Nevertheless, that impeachment also failed when it reached the high bar of the Senate, so that what we can see today is that we haven't essentially changed. The Constitution writers did something very important. They open the door to give full vent to public outrage at the same time as preventing it to be so easy to overturn the institutions of government that instability would be the only government we would know.

And so it's hard to consummate completing the impeachment, relatively easy to launch one. And that combination is meant to be matter or factor of political health in the country. 

PAUL: And that might be roughly where we are today. There's a lot of talk in the House of Representatives about starting impeachment proceedings, but it has to go through the Senate where would almost certainly fail. What is your view of the situation as we see it now?

I think you summarized it aptly. We can revert mere 20 years, not quite, to the Clinton impeachment hearings, and we can see the same scenario unfolding. Now, you did have, of course, actual allegations in the Clinton case that you don't have here. You have false constructions here and not actual allegations, but nevertheless you have the same heightened partisanship, and you have the same high bar in the Senate, and so the most important thing about the current atmosphere is a question whether pushing impeachment in the House of Representatives will be down to the injury of the party that pushes it. That's the most important question at the present moment. 

PAUL: So, it makes even an appropriate use of impeachment proceedings quite difficult. 

ALLEN:  Well, certainly, but remember, as I said, the Constitution writers made impeachment easy to launch and difficult to complete, and so you can essentially say you can impeach for any reason or no reason, and that's all it takes to make it appropriate. It is not as if there is some actual crime that has been committed. It's simply that the passion calls for impeachment. So that is appropriate. That is what the Constitution is open to. But the Constitution does not permit us to be overrun by passion. Therefore, they make it difficult to complete it, and that's where we find ourselves now. The question is: will the people who are seized with passion, will they carry their passion to the point of wanting to make a demonstration, even though they cannot produce a concrete result? And that will determine how far the reaction to the expression of the passion would actually harm them.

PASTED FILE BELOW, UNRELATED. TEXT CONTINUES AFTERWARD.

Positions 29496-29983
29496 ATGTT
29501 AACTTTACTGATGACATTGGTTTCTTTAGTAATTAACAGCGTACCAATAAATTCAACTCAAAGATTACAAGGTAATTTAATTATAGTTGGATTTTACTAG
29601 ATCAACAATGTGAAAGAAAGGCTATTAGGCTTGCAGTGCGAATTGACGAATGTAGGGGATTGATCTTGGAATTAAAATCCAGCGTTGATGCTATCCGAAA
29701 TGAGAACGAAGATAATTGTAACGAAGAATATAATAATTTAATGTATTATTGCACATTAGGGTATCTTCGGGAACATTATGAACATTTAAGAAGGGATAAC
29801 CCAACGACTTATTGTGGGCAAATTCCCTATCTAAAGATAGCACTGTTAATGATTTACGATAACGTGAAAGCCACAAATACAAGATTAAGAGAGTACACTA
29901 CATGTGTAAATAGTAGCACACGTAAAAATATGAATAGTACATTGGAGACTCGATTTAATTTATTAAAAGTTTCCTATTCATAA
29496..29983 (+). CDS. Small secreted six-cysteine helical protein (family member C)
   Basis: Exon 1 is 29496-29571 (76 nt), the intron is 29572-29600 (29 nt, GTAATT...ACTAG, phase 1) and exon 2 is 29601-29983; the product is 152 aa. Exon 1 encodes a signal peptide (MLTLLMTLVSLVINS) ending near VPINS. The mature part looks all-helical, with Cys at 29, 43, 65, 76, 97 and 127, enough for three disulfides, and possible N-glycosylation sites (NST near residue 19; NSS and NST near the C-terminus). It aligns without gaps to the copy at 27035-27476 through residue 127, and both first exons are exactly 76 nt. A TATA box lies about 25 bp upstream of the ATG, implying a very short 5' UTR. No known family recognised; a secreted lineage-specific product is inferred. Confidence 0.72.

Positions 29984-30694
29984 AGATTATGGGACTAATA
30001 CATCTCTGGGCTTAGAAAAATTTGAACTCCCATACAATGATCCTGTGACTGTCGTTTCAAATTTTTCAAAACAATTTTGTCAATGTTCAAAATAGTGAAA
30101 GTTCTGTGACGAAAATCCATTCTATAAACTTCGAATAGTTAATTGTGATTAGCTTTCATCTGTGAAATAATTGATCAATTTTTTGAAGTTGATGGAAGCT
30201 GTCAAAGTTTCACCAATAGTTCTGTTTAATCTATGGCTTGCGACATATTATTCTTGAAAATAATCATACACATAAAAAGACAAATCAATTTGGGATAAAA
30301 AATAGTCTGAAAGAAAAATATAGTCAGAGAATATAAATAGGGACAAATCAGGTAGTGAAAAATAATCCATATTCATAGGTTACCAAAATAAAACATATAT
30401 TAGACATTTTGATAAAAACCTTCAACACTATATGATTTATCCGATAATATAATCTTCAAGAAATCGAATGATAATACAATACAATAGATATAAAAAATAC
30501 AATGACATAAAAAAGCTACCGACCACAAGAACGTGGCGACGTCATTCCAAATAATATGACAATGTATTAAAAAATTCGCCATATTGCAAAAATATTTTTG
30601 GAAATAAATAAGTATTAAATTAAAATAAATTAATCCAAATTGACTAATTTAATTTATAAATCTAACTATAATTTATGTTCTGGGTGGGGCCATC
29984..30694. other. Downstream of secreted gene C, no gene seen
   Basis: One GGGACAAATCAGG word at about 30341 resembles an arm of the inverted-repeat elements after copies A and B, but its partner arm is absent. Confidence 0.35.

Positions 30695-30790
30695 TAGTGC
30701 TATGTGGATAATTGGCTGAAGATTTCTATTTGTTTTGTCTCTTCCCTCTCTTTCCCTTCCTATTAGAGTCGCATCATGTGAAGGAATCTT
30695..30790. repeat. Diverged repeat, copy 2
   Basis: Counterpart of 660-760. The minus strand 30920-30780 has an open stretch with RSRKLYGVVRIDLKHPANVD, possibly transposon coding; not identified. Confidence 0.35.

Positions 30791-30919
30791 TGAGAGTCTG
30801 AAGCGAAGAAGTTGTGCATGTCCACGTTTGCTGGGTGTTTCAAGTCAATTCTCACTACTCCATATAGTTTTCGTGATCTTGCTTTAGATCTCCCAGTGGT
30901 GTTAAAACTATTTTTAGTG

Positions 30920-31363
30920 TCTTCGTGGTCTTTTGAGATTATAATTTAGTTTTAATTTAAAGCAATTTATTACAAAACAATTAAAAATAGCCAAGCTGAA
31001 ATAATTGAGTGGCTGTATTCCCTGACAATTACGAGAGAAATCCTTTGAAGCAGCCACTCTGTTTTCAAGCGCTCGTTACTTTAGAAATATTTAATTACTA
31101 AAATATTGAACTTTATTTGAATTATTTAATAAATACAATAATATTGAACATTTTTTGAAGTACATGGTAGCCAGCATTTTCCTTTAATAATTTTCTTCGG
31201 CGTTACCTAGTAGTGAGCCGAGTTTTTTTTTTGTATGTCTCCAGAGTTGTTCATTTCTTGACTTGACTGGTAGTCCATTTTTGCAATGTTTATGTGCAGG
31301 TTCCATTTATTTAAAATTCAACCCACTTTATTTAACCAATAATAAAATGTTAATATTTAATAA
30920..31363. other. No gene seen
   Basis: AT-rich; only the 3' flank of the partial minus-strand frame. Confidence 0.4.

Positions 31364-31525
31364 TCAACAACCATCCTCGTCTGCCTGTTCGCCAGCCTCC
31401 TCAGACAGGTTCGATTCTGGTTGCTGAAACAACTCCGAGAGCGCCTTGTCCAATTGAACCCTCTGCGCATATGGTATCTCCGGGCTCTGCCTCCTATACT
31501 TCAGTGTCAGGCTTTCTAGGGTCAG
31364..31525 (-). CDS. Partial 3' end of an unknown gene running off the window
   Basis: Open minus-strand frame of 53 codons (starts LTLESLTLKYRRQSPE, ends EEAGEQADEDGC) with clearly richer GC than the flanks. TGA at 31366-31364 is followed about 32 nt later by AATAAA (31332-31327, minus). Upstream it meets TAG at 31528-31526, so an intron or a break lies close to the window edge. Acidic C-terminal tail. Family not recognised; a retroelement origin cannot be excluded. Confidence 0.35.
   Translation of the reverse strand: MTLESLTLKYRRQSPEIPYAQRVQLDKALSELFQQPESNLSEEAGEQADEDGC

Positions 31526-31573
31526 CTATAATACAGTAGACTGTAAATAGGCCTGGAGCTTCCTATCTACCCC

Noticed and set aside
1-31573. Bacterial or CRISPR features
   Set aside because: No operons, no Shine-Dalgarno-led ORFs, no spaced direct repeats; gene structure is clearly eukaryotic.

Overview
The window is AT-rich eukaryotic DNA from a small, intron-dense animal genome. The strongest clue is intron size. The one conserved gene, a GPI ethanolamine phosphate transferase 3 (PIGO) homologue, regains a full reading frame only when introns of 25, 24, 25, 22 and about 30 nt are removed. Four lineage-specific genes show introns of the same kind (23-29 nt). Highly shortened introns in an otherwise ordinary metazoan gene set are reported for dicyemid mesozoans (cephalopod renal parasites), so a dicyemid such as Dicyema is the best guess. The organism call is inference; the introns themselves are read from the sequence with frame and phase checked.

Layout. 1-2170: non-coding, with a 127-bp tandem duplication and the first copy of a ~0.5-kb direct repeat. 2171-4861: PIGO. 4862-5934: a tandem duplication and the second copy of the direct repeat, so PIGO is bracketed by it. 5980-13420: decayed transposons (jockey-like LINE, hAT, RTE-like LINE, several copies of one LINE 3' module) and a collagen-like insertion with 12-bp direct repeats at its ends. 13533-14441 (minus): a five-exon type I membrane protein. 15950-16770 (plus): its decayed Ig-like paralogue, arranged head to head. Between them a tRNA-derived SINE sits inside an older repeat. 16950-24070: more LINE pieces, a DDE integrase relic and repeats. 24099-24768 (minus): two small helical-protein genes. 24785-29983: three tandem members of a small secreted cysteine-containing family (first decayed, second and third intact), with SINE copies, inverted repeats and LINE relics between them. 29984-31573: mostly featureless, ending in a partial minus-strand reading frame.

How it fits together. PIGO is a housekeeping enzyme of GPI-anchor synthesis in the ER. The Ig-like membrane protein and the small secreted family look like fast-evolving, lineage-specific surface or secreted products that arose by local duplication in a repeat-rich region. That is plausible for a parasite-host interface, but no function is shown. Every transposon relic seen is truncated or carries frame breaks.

PAUL: Is there anything that we have not discussed today that you think is important for our listeners to know or understand about this process?

ALLEN: Yes, I think it's really important for people to understand now the discussion of impeachment in any given political historical era is an integral part of the political process. It is not an outgrowth or a cancer or something that is out of the ordinary. We've had many threats of impeachment in the course of our history, and sometimes our political disputes are of such a nature that we revert to the conversation of impeachment when we run out of the real capacity for mutual deliberation. So that the impeachment discussion is only the other side of the coin of the polarization discussion in our politics. Where there is not much room for mutual deliberation, there is going to be much more digging in trenches and hurling of bombs, and that's what impeachment is about. 

PAUL: Professor Allen, thank you so much for joining us today on Brainwaves.

ALLEN: Thank you. Glad to be with you.

Next week on Brainwave: using drones to measure tornadoes, and other high and low tech ways we're prepping for natural disasters.

I’m Lisa Marshall.

This episode of Brainwaves was produced by Dirk Martin, Paul Beique and our executive producer Andrew Sorensen.

Sam Linnerooth is our digital producer.

Andres Belton and Cole Hemstreet created our intro.

See you next time on Brainwaves.